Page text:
May 18, 2015 | This edition of the ILR Research Review offers valuable insights from the latest of ILR's research on enforcement slush funds, Canadian class actions, emerging litigation trends and theories from the plaintiffs' bar, and recent state tort law rulings.

All Results for Class Actions Around the Globe

Australian Press Highlights New ILR Proposal for Reforming Oversight of Third Party Litigation Financing

September 12, 2013 | News and Blog

In recent years, the use of third party litigation financing ("TPLF") in Australia has resulted in a notable proliferation of class actions and other funded lawsuits. Read More »

International Comparisons of Litigation Costs: Canada, Europe, Japan, and the United States

Author: NERA Economic Consulting | June 14, 2013 | Research

The costs of liability systems can vary significantly from country to country with potential consequences for international competitiveness and productivity. Simply put, litigation costs affect the ability of companies to compete and prosper. But higher direct costs of doing business are just the tip of the iceberg: litigation also imposes indirect costs. These indirect costs stem from the uncertainty created by litigation, which may deter investment in high-cost jurisdictions. They also may affect companies' borrowing costs and hence their ability to invest, grow, and create jobs. Concerns surrounding litigation can also occupy management time, which may distort or hinder effective business decision making. Read More »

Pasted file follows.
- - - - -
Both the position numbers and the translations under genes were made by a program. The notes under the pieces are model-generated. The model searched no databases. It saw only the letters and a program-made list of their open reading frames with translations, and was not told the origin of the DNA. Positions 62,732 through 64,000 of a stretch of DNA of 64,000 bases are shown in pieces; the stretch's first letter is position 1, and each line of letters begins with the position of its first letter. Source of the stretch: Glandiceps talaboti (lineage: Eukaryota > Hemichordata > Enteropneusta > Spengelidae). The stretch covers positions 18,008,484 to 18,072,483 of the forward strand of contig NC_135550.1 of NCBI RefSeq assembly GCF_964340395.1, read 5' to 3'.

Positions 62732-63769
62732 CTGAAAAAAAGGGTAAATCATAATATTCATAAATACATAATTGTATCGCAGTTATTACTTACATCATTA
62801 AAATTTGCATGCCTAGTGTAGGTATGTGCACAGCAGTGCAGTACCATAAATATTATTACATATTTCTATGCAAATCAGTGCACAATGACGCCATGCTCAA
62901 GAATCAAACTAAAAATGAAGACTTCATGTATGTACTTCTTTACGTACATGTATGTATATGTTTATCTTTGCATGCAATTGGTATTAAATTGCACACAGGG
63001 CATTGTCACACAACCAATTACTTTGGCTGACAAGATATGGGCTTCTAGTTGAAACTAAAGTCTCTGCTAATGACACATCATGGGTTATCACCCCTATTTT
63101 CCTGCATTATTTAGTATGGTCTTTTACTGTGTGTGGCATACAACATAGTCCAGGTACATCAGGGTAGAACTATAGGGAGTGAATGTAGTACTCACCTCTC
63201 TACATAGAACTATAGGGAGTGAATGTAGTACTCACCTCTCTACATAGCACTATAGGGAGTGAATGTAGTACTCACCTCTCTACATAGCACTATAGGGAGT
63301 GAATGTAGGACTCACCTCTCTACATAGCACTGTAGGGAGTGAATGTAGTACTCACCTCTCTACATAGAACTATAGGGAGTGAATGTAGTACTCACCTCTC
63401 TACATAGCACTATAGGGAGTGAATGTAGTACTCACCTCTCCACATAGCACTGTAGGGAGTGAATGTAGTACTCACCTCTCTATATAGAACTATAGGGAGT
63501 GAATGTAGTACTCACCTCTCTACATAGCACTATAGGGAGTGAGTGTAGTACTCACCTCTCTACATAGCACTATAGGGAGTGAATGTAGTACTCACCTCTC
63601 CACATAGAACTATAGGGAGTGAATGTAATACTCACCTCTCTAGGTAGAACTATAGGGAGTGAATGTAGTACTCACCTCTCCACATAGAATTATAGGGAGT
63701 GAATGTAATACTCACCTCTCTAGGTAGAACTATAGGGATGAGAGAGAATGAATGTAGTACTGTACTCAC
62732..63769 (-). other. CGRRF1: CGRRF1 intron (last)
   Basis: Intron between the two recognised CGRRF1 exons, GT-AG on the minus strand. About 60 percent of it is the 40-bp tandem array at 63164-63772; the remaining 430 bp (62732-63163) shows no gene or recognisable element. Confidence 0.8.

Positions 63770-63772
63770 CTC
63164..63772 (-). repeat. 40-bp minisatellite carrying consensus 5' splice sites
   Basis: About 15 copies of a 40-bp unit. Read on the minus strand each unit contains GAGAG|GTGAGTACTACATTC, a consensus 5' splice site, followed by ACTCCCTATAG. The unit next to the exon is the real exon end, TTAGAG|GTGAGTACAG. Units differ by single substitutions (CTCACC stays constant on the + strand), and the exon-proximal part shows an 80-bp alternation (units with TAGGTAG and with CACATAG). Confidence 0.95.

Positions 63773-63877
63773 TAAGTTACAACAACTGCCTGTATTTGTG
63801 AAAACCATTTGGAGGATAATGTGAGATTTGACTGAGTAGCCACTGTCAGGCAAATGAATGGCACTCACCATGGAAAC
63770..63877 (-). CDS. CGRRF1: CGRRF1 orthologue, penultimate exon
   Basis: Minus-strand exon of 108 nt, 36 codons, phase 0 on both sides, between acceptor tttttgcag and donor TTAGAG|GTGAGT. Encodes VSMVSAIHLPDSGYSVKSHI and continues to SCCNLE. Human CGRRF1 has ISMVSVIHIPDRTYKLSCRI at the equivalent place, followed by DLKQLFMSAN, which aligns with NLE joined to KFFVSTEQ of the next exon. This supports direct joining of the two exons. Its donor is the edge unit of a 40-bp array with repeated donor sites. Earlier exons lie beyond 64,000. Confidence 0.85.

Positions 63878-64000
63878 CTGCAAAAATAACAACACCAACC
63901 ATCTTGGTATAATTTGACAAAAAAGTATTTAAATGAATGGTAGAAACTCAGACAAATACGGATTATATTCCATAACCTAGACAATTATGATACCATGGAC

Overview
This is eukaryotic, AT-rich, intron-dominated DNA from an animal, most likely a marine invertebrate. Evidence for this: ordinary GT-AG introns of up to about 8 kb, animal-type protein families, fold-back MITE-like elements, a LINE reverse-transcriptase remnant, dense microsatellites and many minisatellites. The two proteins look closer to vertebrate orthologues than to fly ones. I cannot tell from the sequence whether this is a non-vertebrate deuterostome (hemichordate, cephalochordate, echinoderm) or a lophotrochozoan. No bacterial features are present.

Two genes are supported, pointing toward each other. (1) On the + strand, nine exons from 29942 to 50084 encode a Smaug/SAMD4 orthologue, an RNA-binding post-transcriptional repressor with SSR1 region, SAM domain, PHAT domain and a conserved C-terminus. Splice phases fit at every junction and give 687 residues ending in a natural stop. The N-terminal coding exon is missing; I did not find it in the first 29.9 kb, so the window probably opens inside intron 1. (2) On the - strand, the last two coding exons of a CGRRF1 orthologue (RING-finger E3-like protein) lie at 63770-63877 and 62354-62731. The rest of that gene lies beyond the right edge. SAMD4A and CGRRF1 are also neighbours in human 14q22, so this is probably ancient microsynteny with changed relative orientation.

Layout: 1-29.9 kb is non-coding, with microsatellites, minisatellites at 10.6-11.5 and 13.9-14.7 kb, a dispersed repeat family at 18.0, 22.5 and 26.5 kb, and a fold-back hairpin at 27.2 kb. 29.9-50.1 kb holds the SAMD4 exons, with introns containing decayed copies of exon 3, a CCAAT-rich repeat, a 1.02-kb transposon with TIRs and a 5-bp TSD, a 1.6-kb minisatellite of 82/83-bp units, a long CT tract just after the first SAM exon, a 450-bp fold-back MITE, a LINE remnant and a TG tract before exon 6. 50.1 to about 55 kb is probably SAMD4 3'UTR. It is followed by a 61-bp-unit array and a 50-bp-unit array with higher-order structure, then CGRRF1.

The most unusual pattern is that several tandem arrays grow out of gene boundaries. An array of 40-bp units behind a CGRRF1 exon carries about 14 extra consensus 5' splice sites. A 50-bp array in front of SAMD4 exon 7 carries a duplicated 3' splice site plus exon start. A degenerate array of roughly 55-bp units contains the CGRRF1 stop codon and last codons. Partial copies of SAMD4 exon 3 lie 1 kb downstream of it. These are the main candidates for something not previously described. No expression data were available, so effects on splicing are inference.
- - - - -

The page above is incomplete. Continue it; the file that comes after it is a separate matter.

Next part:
U.S. Legal System Is World's Most Costly According to a New Study

May 14, 2013 | Press Release

WASHINGTON, D.C. - The U.S. Chamber Institute for Legal Reform (ILR) today released a study by NERA Economic Consulting showing that the U.S. has the world's most costly legal system as a share of its economy. The study compared liability costs as a percentage of GDP using general liability insurance sold to companies in Canada, Eurozone countries, and the U.S. because it covers similar types of costs in each country. Data shows that as a percentage of its economy, the U.S. legal system costs over 150 percent more than the Eurozone average, and over 50 percent more than the United Kingdom. Read More »

Business Coalition Letter to the Japanese Consumer Affairs Agency Regarding Expansion of Class Actions

March 26, 2013 | Press Release